Samsung may not be the first to release a QLC SSD, but the 860 QVO is the first mainstream SATA drive to try and deliver on the promise of high-capacity solid state drives at a price to rival large scale spinning platter storage. It was Intel who blinked first, releasing its 660p NVMe drive into the market, but this is the first standard QLC SSD we’ve plumbed into our test rig.
What is this QLC stuff anyways? Well, if we actually start referring to it as Samsung does it becomes a little more obvious… 4-bit MLC is how the Korean SSD giant denotes the latest NAND technology. QLC, or 4-bit MLC, is essentially a method of increasing the capacity of a NAND chip in the same physical space. It does this by allowing the memory to store more bits in each cell.
Being able to store four bits per cell, as opposed to three bits in TLC; two bits in traditional MLC; and just a single bit in SLC, does boost the available storage, but it also comes with its own share of downsides.
The first thing is that it is inevitably slower than any other kind of NAND, partly because it needs to spend more time making sure that it is reading and writing with the same level of precision. QLC memory controllers need to be damned good at error correction. The other issue is that QLC NAND has a lower endurance rating than its forebears too, which is a struggle when most of the key features of new SATA drives from the last couple of years have surrounded their increased reliability.
|Samsung 860 QVO 1TB||Samsung 860 EVO 1TB||Crucial MX500 1TB|
|Controller||Samsung MJX||Samsung MJX||SiliconMotion SM2258|
|NAND||Samsung 4-bit MLC V-NAND||Samsung 3-bit MLC V-NAND||Micron 64-layer TLC 3D NAND|
|DRAM cache||1GB LPDDR4||1GB LPDDR4||1GB DDR3|
|Warranty||3 years||5 years||5 years|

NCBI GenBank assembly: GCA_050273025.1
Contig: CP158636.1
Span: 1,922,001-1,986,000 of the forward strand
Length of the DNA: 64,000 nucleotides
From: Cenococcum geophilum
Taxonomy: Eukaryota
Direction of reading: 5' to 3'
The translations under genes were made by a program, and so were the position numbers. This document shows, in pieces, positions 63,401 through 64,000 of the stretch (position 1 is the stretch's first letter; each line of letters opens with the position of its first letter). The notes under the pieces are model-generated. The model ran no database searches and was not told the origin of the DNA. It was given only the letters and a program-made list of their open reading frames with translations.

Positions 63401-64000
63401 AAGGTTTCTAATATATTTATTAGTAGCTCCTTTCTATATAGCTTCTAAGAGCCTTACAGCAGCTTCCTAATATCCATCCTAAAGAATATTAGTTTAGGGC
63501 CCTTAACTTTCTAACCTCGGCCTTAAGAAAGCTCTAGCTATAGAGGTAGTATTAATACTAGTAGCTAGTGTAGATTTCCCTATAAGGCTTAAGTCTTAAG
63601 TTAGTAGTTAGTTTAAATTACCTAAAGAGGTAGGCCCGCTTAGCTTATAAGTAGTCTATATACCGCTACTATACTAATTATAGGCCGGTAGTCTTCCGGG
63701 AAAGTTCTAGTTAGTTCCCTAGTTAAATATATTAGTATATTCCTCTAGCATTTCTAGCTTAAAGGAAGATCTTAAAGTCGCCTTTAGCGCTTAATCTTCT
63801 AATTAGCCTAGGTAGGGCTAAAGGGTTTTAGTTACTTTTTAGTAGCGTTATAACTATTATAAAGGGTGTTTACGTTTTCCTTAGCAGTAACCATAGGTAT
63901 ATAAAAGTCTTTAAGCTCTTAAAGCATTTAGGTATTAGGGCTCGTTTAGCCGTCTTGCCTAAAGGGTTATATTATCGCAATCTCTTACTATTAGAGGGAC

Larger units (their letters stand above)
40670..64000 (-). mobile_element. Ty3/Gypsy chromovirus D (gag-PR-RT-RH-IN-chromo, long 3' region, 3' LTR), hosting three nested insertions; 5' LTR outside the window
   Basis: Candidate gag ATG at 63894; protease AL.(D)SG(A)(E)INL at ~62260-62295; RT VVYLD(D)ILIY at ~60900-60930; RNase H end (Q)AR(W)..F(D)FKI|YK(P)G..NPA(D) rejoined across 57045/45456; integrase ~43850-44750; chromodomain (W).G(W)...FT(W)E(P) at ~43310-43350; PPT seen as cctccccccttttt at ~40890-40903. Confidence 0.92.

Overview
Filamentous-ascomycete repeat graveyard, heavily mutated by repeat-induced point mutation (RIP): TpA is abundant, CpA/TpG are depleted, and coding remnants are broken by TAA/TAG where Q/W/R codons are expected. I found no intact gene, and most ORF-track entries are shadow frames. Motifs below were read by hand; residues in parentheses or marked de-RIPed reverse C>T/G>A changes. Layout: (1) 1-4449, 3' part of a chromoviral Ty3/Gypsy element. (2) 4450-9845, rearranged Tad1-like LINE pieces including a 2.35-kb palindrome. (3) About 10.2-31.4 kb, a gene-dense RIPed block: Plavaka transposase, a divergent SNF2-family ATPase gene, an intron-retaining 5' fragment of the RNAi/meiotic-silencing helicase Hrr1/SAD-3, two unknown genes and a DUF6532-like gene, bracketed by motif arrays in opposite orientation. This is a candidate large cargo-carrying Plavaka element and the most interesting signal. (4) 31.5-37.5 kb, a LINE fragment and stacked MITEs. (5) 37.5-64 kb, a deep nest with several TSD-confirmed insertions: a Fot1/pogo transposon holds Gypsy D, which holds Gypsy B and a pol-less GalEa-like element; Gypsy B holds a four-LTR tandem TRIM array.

But these are all issues we had when 3-bit MLC, or triple-level cell (TLC), NAND was first introduced to the market. It was always held as a far slower entity – hence why Samsung continued to create its Pro drives using 2-bit MLC and its EVO range with 3-bit MLC – and was damned for its lower endurance. Over the years, however, TLC’s performance shortfall has largely been mitigated by ever-smarter SLC caches and the advances in memory manufacturing has improved the endurance levels beyond what any normal PC gamer could need.
If you look at the mighty Samsung 860 EVO it’s offering a 5 year or 600TB total bytes written (TBW) warranty, and can deliver general SSD performance easily on a par with its more expensive 860 Pro brethren.
And pretty much all the ways SSD manufacturers can mitigate the issues with TLC they can re-target to deal with QLC. That’s why this Samsung 860 QVO is, to all intents and purposes, identical to the 860 EVO besides its use of Samsung 4-bit MLC V-NAND. It uses the same MJX controller, the same 1GB LPDDR4 DRAM cache, and the same smart TurboWrite SLC cache technology.
What that also means is that the overall performance of the Samsung 860 QVO 1TB drive is incredibly close to the 860 EVO. In terms of the sequential read/write performance the ATTO pace of the QVO actually outstrips its TLC-based sibling. It also manages to post higher write performance in the incompressible AS SSD benchmarks, though does display slower read speeds than the EVO. It’s also a little off the pace when it comes to the 4k random read/write performance too, but not by enough that those results alone would put you off using it as the boot drive for your next gaming rig.